From The Pulpit
"Father Mapple was in the hardy winter of a healthy old age; that sort of old age which seems merging into a second flowering youth, for among all the fissures of his wrinkles, there shone certain mild gleams of a newly developing bloom—the spring verdure peeping forth even beneath February’s snow."
Musing: I am rereading Moby-Dick sequentially, today I happened to read "The Pulpit." Ah Father Mapple. I can see Gregory Peck with his black eyebrows, white hair and chiseled cheeks, holding his arms out wide and preaching hard.
I read and I thought of another older person I had seen preaching just today. Justice Breyer. At 83, there seems to shine “certain mild gleams of a newly developing bloom” in his eyes and in his words. Today he warned us, that “we are now engaged in a great civil war to determine whether that nation or any nation so conceived and so dedicated, can long endure. [ . . .] And I say, I want you — and I'm talking to the students now — I say, I want you to pick just this up. It's an experiment that's still going on. And I'll tell you something: you know who will see whether that experiment works? It's you, my friend. It's you mister high school student. It's you, mister college student, it's you mister law school students. It's us, but it's you. It's that next generation and the one after that. My grandchildren and their children. They'll determine whether the experiment still works. And of course, I am an optimist, and I'm pretty sure it will.”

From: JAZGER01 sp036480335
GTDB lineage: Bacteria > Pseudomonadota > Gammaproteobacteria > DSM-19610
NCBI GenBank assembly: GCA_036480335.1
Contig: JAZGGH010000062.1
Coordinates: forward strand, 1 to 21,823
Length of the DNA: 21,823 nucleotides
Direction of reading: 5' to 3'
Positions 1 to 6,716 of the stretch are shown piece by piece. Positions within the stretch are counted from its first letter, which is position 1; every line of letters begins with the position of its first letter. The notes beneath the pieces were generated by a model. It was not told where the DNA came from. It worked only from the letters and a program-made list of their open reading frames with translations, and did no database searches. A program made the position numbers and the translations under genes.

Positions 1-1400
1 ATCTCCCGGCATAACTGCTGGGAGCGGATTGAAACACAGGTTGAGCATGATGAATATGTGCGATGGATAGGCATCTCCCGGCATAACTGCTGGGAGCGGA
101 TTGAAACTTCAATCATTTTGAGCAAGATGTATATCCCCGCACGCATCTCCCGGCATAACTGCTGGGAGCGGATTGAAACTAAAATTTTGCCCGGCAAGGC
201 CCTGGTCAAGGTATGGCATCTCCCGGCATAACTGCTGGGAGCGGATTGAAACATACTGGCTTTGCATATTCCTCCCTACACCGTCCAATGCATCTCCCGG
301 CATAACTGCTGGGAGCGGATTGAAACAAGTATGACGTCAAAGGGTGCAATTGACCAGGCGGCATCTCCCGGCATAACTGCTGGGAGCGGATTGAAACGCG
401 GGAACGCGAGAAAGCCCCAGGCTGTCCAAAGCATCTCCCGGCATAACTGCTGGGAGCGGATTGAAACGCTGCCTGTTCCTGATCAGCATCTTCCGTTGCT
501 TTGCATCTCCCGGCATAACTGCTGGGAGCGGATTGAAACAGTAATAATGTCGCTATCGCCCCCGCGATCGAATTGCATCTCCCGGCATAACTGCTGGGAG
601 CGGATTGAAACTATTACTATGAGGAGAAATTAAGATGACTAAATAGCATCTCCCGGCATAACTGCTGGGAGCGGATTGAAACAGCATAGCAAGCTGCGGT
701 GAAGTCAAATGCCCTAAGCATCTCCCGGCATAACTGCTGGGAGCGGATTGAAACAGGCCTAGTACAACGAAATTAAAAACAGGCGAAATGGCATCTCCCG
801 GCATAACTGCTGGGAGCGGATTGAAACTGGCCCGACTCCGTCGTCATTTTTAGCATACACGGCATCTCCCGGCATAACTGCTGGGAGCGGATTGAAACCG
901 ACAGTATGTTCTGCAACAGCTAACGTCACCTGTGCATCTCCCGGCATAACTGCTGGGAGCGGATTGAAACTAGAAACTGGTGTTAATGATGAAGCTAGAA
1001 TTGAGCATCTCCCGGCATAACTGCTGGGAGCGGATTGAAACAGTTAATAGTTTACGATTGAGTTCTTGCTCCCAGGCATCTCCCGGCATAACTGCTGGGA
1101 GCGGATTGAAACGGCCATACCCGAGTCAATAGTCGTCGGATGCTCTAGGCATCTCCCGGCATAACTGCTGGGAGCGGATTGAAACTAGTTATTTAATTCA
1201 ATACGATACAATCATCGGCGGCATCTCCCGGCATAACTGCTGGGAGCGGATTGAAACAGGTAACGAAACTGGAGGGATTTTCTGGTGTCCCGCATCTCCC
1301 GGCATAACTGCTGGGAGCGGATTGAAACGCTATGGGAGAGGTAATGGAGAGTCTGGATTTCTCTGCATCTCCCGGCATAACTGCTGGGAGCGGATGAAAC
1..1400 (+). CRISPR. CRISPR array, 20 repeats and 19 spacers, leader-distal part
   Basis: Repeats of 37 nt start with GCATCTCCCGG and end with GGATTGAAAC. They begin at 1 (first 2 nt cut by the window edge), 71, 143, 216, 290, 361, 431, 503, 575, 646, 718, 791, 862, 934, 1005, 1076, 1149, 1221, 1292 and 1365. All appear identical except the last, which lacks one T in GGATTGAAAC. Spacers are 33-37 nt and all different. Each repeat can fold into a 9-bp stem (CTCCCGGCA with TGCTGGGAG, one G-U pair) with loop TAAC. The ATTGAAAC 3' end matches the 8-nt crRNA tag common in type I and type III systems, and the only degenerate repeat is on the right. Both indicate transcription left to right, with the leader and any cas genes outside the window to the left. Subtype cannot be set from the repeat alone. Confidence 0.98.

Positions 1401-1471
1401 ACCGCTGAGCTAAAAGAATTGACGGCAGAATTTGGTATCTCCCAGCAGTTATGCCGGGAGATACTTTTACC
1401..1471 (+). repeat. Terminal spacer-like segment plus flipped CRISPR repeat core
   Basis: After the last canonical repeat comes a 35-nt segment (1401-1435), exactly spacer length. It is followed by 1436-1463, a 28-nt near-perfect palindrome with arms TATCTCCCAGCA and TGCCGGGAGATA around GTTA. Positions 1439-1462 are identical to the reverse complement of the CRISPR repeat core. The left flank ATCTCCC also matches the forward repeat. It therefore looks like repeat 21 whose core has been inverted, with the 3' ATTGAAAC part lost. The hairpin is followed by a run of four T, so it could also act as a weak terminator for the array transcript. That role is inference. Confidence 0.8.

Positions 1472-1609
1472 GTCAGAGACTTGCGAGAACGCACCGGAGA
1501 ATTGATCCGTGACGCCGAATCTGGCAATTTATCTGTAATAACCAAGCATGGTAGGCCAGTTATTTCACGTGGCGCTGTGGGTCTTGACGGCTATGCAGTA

Melville’s Mapple and Justice Breyer are great reminders for us to listen to the knowledge that comes from age. And the older I get, the more I’ll preach that as well!